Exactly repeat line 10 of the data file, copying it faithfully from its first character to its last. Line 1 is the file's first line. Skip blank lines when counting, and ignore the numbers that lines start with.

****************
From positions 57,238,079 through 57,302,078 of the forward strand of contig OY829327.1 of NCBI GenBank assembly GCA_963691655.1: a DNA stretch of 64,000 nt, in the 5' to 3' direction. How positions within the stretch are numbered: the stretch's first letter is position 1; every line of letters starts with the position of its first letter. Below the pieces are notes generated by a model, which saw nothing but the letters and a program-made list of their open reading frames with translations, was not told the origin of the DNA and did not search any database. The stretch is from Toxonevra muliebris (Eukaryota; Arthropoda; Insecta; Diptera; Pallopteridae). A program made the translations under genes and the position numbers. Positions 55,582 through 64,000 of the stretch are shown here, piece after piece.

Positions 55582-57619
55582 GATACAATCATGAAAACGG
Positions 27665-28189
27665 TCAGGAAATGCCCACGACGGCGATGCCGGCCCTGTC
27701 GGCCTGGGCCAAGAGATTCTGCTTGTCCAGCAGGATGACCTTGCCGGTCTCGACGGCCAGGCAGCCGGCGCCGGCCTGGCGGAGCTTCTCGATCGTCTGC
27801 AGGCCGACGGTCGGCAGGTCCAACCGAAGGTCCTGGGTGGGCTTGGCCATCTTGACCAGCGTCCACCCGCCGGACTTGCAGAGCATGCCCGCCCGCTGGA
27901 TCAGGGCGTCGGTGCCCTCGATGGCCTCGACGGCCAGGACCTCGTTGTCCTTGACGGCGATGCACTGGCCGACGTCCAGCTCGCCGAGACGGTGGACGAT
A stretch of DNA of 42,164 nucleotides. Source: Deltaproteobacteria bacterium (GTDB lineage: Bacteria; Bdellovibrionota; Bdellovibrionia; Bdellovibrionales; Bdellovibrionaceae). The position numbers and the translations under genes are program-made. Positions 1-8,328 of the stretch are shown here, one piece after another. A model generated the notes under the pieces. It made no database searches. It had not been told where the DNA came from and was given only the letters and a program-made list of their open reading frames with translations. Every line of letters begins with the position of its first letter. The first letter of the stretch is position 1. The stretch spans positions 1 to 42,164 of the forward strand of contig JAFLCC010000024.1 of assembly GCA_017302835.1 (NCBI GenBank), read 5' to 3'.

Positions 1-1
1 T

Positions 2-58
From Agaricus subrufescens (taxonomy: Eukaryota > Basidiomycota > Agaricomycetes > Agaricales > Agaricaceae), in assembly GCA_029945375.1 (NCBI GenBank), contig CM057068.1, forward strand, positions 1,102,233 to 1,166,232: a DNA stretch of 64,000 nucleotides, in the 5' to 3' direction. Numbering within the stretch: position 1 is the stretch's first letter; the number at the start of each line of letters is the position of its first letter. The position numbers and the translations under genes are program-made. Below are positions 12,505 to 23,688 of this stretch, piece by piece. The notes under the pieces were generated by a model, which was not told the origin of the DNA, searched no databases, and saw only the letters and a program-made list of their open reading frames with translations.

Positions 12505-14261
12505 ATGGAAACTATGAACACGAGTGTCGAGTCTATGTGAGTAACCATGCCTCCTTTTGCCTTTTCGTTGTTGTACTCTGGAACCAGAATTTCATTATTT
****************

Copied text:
Positions 1-1